After some debate around the locations of London’s winter response to homelessness plan, city council’s community and protective services committee (CPSC) approved the proposal.
On Tuesday night, councillors discussed the 2021 to 2022 Winter Response Program for Unsheltered Individuals during the CPSC meeting.
The plan was approved 5-1, with Ward 3 Coun. Mohamed Salih opposed due to the proposed use of the city’s River Road and Fanshawe golf courses.
“I can support everything minus the location. My struggle is I have heard from many people in the community and residents in the area. I myself have tried to go out for a jog. It’s a safety concern and that’s why I can’t support that location,” Salih said.
The Ward 3 councillor noted that with the lack of sidewalks and fast-moving traffic in the area, he is worried for the safety of anyone at the site who may try to go for walk.
The plan will now move on for final approval by councillors during the Nov. 16 city council meeting.
Kevin Dickins, managing director of housing, social services and Dearness Home, said transportation will be available to those staying at the sites to ensure they will not be isolated and that some resources would even be brought directly to the sites.
“This is not expected to be drop-in or transient in nature, so the amount of foot traffic to and from should be very minimal, if any,” Dickins said.
The plan will cost an estimated $1.9 million and use a mix of short-term drop-in spaces for up to eight hours, stabilization spaces allowing for a stay of one to three days, and long-term winter shelter options, allowing people to stay up to four months.
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The long-term option calls for discreet winter shelters set up at the city’s River Road and Fanshawe golf courses, in addition to the ongoing use of hotel rooms being used for the city’s pandemic response.
The site at River Road will be run at Atlohsa Family Healing Services used for those who identify as Indigenous, with a focus on reconnecting with the land, their culture, and home.
Ward 2 Coun. Shawn Lewis supports the plan, and compared it to his own experiences working as a foster parent for at-risk youth. “Sometimes the best thing is to break from connections and get a fresh start.”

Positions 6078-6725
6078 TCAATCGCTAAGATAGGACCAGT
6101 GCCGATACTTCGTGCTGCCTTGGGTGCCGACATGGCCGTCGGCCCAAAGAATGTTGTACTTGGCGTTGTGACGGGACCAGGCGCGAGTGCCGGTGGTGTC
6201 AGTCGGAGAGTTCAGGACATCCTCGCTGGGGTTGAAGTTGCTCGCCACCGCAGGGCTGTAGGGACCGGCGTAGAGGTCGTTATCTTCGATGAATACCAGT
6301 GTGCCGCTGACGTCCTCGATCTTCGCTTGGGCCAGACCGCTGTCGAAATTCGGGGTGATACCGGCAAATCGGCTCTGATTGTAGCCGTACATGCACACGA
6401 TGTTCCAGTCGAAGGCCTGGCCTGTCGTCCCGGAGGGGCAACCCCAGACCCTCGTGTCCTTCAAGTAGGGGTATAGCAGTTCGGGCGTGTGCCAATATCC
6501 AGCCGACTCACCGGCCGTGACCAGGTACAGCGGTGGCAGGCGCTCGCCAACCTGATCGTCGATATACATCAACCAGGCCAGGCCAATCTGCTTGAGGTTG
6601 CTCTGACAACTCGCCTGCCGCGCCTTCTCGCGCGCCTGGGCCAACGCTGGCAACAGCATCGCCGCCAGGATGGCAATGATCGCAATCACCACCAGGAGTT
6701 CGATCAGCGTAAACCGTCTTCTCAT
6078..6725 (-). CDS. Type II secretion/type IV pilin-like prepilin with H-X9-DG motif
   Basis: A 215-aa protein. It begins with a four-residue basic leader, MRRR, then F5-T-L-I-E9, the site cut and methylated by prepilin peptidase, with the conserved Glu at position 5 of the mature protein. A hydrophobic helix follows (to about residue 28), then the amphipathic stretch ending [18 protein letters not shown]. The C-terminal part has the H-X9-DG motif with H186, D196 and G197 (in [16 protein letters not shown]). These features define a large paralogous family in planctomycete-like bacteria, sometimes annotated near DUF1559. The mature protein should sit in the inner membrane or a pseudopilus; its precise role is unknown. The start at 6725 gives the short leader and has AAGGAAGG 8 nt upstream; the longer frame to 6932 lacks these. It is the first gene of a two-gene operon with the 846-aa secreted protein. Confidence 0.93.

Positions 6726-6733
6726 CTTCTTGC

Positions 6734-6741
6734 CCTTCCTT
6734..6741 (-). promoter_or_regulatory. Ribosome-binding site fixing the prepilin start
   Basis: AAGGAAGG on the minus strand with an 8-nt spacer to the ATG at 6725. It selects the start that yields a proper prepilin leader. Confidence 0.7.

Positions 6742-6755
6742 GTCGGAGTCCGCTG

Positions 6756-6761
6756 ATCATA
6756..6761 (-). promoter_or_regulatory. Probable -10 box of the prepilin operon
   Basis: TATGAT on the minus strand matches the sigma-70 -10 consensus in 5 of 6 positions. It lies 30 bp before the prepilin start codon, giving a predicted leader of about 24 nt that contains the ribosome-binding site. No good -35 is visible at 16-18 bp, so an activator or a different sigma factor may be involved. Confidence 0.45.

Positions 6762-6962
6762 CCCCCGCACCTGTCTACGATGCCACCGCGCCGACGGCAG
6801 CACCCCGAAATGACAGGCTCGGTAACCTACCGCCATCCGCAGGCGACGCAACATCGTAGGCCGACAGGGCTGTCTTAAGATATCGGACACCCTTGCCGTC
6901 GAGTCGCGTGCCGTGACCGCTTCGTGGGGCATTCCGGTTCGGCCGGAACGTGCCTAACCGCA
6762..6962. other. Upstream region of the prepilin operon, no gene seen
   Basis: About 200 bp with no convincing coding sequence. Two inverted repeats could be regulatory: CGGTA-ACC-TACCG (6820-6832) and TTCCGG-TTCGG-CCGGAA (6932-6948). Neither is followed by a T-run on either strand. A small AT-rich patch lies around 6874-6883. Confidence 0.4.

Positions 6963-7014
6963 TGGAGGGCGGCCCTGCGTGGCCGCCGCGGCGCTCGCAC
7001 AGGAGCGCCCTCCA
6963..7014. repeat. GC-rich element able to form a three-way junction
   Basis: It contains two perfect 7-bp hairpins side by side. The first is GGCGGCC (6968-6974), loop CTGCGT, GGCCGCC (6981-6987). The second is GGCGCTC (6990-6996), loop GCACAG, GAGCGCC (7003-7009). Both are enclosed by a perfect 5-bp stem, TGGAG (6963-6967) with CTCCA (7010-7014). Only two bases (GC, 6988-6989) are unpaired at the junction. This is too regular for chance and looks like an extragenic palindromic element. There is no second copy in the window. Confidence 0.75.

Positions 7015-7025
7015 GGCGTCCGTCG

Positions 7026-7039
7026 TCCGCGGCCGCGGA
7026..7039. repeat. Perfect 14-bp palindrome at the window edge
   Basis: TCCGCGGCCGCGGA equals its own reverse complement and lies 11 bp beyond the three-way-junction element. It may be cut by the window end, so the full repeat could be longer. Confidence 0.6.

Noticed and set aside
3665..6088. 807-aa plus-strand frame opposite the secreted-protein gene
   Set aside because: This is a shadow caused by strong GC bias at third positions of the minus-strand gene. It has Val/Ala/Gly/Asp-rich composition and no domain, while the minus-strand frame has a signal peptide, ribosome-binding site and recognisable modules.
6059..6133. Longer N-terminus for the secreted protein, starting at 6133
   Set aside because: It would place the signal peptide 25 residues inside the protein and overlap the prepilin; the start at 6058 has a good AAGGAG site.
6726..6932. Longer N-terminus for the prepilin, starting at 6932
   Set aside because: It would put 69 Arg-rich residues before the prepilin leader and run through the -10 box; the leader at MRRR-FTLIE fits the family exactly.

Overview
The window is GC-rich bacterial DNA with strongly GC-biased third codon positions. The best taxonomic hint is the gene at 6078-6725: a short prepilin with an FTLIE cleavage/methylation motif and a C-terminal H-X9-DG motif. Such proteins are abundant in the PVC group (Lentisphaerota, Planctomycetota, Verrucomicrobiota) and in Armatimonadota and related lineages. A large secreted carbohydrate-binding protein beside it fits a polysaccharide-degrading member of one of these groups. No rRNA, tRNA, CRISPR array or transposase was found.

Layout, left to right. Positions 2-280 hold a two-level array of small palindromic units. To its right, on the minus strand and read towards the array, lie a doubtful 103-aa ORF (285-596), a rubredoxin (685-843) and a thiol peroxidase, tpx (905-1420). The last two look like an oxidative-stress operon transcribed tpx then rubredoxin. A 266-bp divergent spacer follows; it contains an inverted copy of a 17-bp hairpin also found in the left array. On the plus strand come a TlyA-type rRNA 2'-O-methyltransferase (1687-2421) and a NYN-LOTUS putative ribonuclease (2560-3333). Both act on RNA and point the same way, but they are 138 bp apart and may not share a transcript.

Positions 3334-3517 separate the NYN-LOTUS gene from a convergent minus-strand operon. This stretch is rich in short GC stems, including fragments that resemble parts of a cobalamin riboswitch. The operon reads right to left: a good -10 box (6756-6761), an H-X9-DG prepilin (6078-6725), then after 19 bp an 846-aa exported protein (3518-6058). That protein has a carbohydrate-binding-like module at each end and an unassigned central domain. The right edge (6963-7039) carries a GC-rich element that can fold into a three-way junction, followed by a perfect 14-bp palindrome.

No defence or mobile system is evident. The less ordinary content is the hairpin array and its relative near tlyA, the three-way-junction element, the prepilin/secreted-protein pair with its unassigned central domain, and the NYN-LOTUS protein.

Lewis said the plan provides an opportunity to go to a location that is not easy to get to and get away from a dealer, pimp or someone else who may be keeping them in a cycle of exploitation.
“When it’s not easy for those people to get to them, they have a better chance of breaking that cycle and getting out of poverty and homeless, and stabilizing and moving on to better chapters.”
This year’s response will also have 10 stabilization beds set up in partnership with the Canadian Mental Health Association (CMHA), Thames Valley Addiction and Mental Health Services at the CMHA’s Hamilton Road location.
The city, along with Ark Aid Street Mission staff and volunteers, will offer a drop-in space for people to get out of the cold with 40 overnight resting spaces and coffee and snacks during the day.
Participation in any of the locations is completely voluntary, and Dickins said the purpose of the temporary shelters set up at the golf courses will be a transitional place to try to get people the help they need to get fully housed.
“We are not moving or putting people in these locations. We are using our homeless system, the data we have and names list, to match people to the most appropriate site but still offer them a choice,” Dickins said.
If approved, services will be set up and are expected to be fully operational by Dec. 1.
There will be two information sessions for neighbours in the area or other Londoners on Nov. 9 and Nov. 10 from 6 p.m. to 7:30 p.m. for those with any questions or concerns regarding the plan.
All the details can be found on the City of London’s Get Involved page on its website.